Councillor Alf Filipaina, a staunch supporter of the bid made by Auckland Council working with Recorded Music NZ and APRA, is thrilled to share Auckland’s distinctive sound with the world and strengthen music opportunities in the city.“From indie folk and brass bands to waiata aroha, the Auckland Philharmonia Orchestra and Lorde, there’s no doubt music is a part of us. It goes right to Auckland’s roots, with waiata woven into our history and everyday culture,” he says. “Supporting Auckland as a creative city and growing our music industry will enrich city life, the cultural landscape and build community identity and liveability for all Aucklanders.

In 2016, Auckland Council adopted Toi Whῑtiki, an arts and culture strategic action plan designed to promote economic growth in the industry. The city is already home to around half of New Zealand’s creative sector, with more than 18,000 Aucklanders working in the field.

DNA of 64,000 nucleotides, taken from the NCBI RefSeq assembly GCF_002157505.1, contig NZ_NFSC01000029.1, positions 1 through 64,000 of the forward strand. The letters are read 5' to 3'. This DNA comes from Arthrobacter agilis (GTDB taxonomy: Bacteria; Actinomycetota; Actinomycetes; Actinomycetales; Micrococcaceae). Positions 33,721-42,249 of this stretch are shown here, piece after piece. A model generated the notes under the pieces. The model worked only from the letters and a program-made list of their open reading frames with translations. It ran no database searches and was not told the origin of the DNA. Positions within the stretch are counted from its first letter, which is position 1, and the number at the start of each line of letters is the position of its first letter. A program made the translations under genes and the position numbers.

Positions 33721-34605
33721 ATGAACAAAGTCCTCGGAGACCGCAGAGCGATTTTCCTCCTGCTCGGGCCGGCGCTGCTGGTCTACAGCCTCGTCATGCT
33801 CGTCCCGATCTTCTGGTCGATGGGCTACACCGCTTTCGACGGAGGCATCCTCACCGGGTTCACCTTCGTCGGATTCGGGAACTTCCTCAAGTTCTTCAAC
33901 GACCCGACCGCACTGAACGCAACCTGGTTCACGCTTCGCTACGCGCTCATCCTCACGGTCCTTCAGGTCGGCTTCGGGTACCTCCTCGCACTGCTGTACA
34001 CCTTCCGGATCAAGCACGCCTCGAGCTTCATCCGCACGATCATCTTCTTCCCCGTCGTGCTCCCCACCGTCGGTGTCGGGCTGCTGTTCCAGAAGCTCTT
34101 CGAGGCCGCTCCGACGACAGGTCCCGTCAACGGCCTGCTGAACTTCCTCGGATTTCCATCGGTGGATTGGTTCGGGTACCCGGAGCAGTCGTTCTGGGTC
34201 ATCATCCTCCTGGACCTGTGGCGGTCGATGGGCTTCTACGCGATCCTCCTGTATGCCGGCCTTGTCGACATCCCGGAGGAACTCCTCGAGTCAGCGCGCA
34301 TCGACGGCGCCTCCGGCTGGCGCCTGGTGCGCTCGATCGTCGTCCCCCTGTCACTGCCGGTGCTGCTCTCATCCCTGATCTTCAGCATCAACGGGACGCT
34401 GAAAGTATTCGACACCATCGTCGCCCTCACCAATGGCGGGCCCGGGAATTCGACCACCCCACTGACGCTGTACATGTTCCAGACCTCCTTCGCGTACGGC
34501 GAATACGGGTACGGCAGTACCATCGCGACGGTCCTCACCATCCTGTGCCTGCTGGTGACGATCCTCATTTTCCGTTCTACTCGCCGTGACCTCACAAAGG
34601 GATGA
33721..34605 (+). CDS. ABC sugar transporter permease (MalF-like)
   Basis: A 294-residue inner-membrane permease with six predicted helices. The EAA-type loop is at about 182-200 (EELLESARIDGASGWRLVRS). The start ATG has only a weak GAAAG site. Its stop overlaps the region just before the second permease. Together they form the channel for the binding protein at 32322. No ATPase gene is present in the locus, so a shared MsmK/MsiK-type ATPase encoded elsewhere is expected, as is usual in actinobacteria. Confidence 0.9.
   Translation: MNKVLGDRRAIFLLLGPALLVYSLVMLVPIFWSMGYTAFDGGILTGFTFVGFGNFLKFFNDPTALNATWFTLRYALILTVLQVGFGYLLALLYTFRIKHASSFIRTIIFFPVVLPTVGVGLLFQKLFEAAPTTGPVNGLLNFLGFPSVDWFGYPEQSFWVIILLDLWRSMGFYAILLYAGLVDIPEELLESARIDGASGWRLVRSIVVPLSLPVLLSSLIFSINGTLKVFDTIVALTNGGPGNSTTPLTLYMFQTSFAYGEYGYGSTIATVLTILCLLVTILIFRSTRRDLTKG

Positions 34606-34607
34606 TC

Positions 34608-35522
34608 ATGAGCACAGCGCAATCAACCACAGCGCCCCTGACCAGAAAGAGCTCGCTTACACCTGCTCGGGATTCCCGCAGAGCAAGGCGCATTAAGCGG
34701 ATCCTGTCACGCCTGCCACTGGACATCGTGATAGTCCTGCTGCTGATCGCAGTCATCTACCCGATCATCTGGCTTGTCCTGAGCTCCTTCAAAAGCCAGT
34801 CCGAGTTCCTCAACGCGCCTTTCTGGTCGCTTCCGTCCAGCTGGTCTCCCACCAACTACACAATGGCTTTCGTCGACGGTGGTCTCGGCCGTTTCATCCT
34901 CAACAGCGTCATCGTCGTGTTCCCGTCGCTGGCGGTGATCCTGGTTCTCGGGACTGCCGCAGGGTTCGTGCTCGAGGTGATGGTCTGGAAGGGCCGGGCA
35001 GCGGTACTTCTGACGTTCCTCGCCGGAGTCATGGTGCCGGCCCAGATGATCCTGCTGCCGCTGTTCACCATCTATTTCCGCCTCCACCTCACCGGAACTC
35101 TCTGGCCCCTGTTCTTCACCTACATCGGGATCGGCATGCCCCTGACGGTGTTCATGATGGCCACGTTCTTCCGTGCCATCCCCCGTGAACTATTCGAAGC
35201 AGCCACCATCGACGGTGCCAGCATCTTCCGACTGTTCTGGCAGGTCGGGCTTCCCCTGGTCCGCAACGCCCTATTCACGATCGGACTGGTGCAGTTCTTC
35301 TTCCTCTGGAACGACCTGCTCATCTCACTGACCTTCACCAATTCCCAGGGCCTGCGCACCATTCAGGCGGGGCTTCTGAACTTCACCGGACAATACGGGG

Mark Roach at Recorded Music NZ says he’s excited about the potential the new status will have for Auckland’s future. “Music is a transformative power, not only as a cultural staple but also as an economic driver for the city. We are thrilled to receive this good news; the designation will support the development of a creative eco-system, strengthen the social fabric and position Auckland as the music capital of the Pacific.”

Research reveals seven in 10 Aucklanders have attended a music event in the last three years, making the most of a plethora of concerts and festivals held in the city. Songwriter Moana Maniapoto, Pacific musician Opetaia Foa’i and Gin Wigmore, are among the many who have propelled Auckland music onto the world stage.